Any person on the verge of retirement imagines a pleasant, well-settled life. For 67-year-old Captain Ravindra Kumar Bali, this remains a distant dream. His current address is the footpath next to officers’ mess in Pune Cantonment. He has been residing there since five years under a small plastic sheet to shield himself from rain and his bed, which he sleeps on in the night.
But, Captain Bali doesn’t have any regret or any complaints. He blames his destiny for his situation along with some wrong decision he made during his career.
Bali, born in Kota, Rajasthan, was the son from the second marriage of a police officer. After completing his school, his athletic ambition prompted him to join the National Defence Academy (NDA) as a cadet in June 1970. He trained hard for four years and spent another four years at the College of Engineering (CME), Pune. Subsequently, he received his first posting at Hussainiwala border museum in Ferozepur district.
However, Bali’s soaring career had some room for discomfort. He was distressed upon receiving letters from his ailing parents, who were evicted from their ancestral house by his six step-siblings. He rushed to take care of his parents and tendered a resignation in 1988.
Upon failing to complete 20 years of his service according to the rule, he was neither entitled for volunteer retirement scheme nor was he eligible for pension scheme. Bali had spent the funds on treating his parents, who did not survive for more than three years after that.
By then, he was unmarriageable and so, he decided to stay single.
Soon, he was engaged in a battle for the ancestral home. But, his siblings evicted him too. Looking at the delays in legal system, Bali decided to withdraw himself from all the disputes and shifted to Prabhas Patan near the famous Somnath Temple in Gujarat. He started a business of dry fish with the help of some locals. Here, he spent ten years, spending all the money on maintaining a lifestyle without saving up. Ennui set in after a decade after which, he decided to come back to Pune to find alternative employment. With the help of some old friends he joined a BPO company in Kalyani Nagar.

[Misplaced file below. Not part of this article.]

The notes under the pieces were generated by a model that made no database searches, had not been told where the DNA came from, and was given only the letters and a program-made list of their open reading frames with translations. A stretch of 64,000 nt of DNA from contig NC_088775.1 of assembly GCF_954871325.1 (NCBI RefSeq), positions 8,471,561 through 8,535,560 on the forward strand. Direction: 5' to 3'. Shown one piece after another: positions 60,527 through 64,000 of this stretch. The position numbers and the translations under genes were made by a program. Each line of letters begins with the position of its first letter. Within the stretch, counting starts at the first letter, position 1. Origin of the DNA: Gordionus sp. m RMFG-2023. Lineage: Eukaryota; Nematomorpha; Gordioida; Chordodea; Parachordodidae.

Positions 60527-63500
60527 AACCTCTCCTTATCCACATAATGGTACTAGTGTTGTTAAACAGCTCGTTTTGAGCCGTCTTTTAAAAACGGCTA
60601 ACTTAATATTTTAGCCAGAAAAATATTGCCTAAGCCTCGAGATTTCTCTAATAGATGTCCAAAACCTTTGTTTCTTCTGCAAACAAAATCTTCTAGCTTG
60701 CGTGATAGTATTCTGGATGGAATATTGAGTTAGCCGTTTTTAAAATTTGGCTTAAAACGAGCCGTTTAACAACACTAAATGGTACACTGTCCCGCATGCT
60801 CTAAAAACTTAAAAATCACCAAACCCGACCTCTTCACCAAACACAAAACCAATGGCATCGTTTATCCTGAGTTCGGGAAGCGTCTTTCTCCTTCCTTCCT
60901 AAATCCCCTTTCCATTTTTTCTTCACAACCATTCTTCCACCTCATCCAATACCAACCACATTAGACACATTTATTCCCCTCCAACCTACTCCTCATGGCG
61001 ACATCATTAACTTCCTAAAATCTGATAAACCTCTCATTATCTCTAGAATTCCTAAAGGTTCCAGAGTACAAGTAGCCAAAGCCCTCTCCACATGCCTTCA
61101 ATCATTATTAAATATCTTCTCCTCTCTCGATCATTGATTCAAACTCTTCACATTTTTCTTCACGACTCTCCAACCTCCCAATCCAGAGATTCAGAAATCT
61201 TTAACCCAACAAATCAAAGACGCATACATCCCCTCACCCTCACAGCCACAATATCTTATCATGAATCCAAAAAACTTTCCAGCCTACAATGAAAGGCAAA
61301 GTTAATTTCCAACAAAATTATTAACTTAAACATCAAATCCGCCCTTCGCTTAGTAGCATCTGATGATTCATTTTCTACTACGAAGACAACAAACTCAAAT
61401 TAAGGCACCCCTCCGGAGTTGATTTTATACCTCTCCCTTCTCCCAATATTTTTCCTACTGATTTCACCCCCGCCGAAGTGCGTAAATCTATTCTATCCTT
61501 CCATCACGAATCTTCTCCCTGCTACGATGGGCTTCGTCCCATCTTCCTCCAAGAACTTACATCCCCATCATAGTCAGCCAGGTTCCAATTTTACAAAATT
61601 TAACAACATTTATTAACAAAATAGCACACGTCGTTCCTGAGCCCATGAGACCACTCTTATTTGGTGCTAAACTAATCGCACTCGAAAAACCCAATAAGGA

Bail said, “I achieved stability in my life while working with a BPO. I decided to buy a 1-BHK in Wagholi. I purchased the same by obtaining home loan. But here too, my destiny decided to siphon me off my new-found peace. Around 2012, the particular unit was shut down and I again become jobless. Unable to pay the monthly EMIs, the bank auctioned the flat and handed over Rs 2 lakh to me. I could not secure another job due to old age. Meanwhile I spent all the savings to survive.”
To search for another job, he left for Kerala in 2013. But, a rainy day wreaked havoc in his life once more. His documents were washed away when he was on cycle.
Bali further said, “Since I did not have any identity, I left Kerala and returned to Pune and started staying on footpath. With the God’s wish I have still survived. The locals are providing me with food and water. In case of heavy rain, I take shelter under porches of nearby bungalows. People give me alms considering my old age and fluency in English. I spend my entire day reading all kinds of English newspapers.”
Bali does not want to join any beggars’ home or old-age home. He does not regret his situation as he is still happy and healthy. “I want to die on this footpath with this destiny,” he said.